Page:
Earlier this year, Microsoft announced a strategic partnership with the NBA that would provide the league and its fan a “next-generation, personalized game broadcast” experience.
As part of the announcement, both Microsoft and the NBA laid out a few initiatives that would be powered by Azure, machine learning, and artificial intelligence that would give rise to new forms of engagement that include personalized viewing experience augmented by in-game historical data and court statistics among others.
However, amid the continued COVID-19 global pandemic, the NBA’s partnership with Microsoft has had to reimagine its original parameters and incorporated new additional engagement strategies that now include using Microsoft Teams for a new Together Mode viewing experience.
According to a press release from Microsoft,
Together mode uses AI segmentation technology to bring people together into a shared background like a conference room, coffee shop, or arena. Using scientific principles of cognition and social perception, Together mode is more than a virtual background—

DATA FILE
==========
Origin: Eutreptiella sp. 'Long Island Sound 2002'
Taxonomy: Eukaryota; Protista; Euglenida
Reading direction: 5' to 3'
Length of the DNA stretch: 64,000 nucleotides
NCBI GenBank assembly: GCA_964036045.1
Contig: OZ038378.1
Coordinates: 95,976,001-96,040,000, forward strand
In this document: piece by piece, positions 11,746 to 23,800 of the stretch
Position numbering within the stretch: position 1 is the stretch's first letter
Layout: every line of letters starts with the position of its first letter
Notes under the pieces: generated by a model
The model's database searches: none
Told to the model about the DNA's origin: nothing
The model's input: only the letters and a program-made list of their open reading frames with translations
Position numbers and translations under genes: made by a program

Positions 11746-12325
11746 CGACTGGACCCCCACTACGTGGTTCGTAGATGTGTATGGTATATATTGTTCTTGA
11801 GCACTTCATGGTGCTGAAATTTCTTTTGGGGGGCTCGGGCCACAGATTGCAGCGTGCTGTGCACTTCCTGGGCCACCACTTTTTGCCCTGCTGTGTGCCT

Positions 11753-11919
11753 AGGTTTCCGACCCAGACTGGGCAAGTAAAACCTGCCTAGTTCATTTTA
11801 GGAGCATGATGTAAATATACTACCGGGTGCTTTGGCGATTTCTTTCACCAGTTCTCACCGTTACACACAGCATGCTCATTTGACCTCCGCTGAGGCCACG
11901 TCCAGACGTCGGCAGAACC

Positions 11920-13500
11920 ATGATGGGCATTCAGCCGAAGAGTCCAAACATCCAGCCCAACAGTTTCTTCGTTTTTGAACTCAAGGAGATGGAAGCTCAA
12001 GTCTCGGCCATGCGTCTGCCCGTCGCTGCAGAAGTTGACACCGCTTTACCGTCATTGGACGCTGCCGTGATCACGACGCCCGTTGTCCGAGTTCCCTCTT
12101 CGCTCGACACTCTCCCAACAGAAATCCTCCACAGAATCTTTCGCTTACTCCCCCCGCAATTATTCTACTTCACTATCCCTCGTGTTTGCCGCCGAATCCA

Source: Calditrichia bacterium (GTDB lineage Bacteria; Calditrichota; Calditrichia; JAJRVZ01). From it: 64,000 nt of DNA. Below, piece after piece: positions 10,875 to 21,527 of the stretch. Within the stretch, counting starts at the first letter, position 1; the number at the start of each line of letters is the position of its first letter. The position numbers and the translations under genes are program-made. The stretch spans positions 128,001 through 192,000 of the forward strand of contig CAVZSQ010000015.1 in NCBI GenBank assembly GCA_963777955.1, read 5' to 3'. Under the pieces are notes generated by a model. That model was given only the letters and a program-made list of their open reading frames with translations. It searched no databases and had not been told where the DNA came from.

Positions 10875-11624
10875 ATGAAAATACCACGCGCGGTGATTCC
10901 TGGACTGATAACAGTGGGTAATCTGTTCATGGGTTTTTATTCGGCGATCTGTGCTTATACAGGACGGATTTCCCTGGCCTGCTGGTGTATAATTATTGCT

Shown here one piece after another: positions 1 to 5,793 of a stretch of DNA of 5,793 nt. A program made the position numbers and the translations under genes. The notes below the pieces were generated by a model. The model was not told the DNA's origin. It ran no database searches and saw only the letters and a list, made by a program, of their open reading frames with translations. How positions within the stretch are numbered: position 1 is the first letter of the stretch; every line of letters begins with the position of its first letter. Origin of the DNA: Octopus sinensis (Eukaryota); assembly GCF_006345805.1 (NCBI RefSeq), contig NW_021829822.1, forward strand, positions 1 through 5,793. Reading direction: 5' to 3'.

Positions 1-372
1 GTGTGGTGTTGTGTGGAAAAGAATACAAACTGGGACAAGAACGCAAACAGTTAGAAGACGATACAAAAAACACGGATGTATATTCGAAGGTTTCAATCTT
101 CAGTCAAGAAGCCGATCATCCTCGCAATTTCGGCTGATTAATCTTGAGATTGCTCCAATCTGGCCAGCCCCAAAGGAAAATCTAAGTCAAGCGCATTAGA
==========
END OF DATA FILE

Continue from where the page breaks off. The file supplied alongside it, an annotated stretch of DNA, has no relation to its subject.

it makes being together virtually actually feel like being together in-person. It’s easy to maintain natural eye contact, for instance, or register fellow participants’ emotions as they react to what’s happening— whether it’s a meeting announcement, a class presentation, or the sight of a favorite NBA player about to score a three-pointer.
While in theory, Together Mode sounds like something out of a science fiction novel equipped with floating cameras and translucent augmented avatars, but the reality is slightly more awkward and almost akin to old janky fan backgrounds of NBA Jam.
There have been shots of the proposed Together Mode being implemented during team workouts that replace typically seated stands with giant LED screens of two-dimensional images of live fan profiles interacting as the players shoot around.
More specifically, “Starting July 30, the NBA will outfit each game court with 17-foot-tall LED screens that wrap three sides of the arena. These “stands” will be populated with more than 300 cheering fans who will join the game using Together mode in Teams.”
— NBA (@NBA) July 28, 2020
While Microsoft and the NBA have entered into a multi-year agreement, Together Mode marks the first initiative of their next-generation viewer collaboration and will undoubtedly set the marker for expectations to come from both the league and fans.